Thursday, February 07, 2013

Tonight - Laura Grace Weldon on "Free Range Learning"

Join me tonight, Thursday, February 7th, for a live and interactive FutureofEducation.com conversation with Laura Grace Weldon on her book Free Range Learning: How Homeschooling Changes Everything. 

I've long argued that the homeschool movement has for decades now intellectually explored a lot of the same territory that the ed tech movement explores through constructivist and social software, particularly self-directed learning and student agency. As my interview series has been weighted lately toward these topics, I can tell by some diminished attendance at particular events that there is still discomfort for some (many?) exploring homeschooling's pedagogical insights because of strong beliefs around compulsory universal schooling, because of concerns about the quality of the homeschool experience, and perhaps because there is less tangible, practical application of these discussions to day-to-day teaching expectations.

However, I'm staying the course. I'm convinced that the larger cultural, business, and social shifts precipitated by the Internet are going to require more entrepreneurial, self-directing, and self-aware learning experiences. Student success today is largely a measure of having learned to meet others' expectations and to comply with institutionalized education, but as our students and children enter the changing worlds of work, civic responsibility, and cultural participation, these are likely to be less valuable and less personally-fulfilling traits. I believe, therefore, that including discussions about--and the awareness (and sometimes embracing) of--the lessons from the homeschool community are a critical part of building teaching and learning opportunities that match the challenges and opportunities of our time.

From the publisher's description:
Free Range Learning presents the simple choice to homeschool as something much more significant than a homespun method of education. Weldon asks us to consider this choice as participation in a cultural shift toward redefining success; and as a form of collective intelligence with major implications for the future of education...  
Studies indicate that adults who were homeschooled are: * More likely to vote, volunteer and be involved in their communities than graduates of conventional schools. * Read more books than average. * More likely to have taken college level courses than the population as a whole. * Tend to be independent and self-reliant.... Children are naturally "free range" learners, she says. They build knowledge and skills naturally, within the full spectrum of their daily lives, while observing, exploring and pursuing their interests.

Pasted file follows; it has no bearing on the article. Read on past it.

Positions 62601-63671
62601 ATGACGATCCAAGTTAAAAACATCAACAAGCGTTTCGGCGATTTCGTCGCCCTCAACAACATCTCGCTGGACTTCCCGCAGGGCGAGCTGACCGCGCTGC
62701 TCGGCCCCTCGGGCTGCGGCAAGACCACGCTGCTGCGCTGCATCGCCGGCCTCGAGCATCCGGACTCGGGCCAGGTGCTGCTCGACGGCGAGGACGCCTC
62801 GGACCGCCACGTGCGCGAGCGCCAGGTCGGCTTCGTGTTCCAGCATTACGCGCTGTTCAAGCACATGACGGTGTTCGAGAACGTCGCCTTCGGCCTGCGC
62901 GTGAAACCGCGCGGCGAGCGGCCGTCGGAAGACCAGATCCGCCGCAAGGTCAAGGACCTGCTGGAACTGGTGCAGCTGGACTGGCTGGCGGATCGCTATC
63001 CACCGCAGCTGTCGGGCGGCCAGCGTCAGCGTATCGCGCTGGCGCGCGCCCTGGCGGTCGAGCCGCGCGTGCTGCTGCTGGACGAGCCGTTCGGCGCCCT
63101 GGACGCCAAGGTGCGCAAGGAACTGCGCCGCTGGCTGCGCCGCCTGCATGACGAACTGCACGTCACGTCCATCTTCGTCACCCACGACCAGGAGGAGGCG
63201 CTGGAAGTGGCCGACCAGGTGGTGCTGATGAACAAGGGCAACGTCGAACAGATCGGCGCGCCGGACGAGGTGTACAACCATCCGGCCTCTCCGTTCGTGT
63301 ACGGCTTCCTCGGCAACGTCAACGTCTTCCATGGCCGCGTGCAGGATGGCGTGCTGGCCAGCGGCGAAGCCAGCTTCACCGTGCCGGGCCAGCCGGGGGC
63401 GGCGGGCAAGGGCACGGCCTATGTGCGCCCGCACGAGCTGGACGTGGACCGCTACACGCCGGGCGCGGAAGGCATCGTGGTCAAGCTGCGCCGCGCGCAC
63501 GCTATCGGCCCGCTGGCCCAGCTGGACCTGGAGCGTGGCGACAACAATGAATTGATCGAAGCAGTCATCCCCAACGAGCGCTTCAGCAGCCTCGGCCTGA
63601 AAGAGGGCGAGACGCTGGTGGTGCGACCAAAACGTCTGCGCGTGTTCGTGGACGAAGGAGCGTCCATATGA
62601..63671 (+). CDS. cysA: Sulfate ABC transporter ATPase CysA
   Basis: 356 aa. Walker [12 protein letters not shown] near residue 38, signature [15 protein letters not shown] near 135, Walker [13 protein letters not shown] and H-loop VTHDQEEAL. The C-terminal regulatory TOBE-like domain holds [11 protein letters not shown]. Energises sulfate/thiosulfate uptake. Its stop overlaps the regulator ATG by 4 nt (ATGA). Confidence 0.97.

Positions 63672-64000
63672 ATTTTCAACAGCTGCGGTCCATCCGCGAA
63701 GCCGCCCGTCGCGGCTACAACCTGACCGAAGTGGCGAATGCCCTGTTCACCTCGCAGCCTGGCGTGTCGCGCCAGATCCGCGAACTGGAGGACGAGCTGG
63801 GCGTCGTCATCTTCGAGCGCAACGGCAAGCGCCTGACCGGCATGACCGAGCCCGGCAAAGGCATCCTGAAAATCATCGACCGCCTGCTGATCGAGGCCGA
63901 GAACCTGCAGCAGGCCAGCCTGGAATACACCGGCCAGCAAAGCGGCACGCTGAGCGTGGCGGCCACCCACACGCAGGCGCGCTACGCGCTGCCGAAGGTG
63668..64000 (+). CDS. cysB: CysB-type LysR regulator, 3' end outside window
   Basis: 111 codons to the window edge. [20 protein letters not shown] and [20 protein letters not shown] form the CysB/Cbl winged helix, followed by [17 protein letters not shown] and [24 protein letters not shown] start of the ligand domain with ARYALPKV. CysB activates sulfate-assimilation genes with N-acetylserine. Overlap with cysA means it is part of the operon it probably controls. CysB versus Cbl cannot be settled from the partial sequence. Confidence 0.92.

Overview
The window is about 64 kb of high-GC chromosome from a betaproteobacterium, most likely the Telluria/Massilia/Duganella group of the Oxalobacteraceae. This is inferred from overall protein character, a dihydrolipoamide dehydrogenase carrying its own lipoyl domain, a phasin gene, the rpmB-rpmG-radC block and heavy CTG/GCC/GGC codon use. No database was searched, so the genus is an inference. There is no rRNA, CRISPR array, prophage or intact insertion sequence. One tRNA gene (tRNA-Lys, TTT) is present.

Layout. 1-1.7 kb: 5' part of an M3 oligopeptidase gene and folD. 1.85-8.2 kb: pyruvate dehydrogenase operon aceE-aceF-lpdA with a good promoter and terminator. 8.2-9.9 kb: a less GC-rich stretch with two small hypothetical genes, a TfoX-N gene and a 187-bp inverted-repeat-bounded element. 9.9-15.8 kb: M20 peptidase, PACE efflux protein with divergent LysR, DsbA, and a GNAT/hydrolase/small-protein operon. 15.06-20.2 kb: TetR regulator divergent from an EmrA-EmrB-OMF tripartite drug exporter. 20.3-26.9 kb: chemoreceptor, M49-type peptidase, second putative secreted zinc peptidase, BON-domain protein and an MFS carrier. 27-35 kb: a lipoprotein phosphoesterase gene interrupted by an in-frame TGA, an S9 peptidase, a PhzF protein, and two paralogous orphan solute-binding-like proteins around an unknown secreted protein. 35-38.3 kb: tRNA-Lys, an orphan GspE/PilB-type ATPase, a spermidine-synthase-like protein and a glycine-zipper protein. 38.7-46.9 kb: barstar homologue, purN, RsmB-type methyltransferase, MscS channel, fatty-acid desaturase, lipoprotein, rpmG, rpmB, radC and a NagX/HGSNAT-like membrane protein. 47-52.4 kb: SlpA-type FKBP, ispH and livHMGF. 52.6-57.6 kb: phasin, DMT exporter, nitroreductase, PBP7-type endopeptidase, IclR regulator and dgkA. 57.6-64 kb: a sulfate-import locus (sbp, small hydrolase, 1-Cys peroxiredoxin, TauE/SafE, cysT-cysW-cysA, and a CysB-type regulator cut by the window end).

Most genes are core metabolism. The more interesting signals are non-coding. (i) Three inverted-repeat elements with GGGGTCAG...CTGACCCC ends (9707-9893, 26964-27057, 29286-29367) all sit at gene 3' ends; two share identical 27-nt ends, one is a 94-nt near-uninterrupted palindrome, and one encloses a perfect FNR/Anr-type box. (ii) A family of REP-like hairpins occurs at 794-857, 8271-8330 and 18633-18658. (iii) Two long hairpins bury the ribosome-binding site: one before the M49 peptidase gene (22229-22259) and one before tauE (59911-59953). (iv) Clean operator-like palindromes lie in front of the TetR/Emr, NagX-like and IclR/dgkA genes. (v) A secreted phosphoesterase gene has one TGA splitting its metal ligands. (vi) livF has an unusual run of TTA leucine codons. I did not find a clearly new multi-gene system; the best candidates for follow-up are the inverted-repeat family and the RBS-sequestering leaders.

Please join us!

Date: Thursday, February 7th, 2013
Time: 5pm Pacific / 8pm Eastern (international times here)
Duration: 1 hour
Location: In Blackboard Collaborate (formerly Elluminate). Log in at http://www.futureofed.info. The Blackboard Collaborate room will be open up to 30 minutes before the event if you want to come in early. To make sure that your computer is configured for Blackboard Collaborate, please visit the support and configuration page.
Recording:  A full Blackboard Collaborate recording is at https://sas.elluminate.com/p.jnlp?psid=2013-02-07.1646.M.9E9FE58134BE68C3B413F24B3586CF.vcr&sid=2008350 and an audio mp3 recording is available at http://audio.edtechlive.com/foe/lauragraceweldon.mp3 and at http://www.futureofeducation.com
Mightybell:  A Mightybell space with interview resources and conversation is at https://mightybell.com/spaces/22394#.

Laura Grace Weldon is a writer and editor, perhaps due to an English professor's scathing denunciation of her writing as "curious verbiage." Her recent book is "Free Range Learning" (lauragraceweldon.com) and she's working on her next, "Subversive Cooking" (subversivecooking.com). She lives on Bit of Earth Farm with her family where she is a barely useful farm wench. Although she has deadlines to meet she often wanders from the computer to preach hope, snort with laughter, cook subversively, observe chicken behavior, discuss life’s deeper meaning with her surprisingly tolerant offspring, sing to bees, hide in books, feed cows, walk dogs, concoct tinctures, watch foreign films and make messy art
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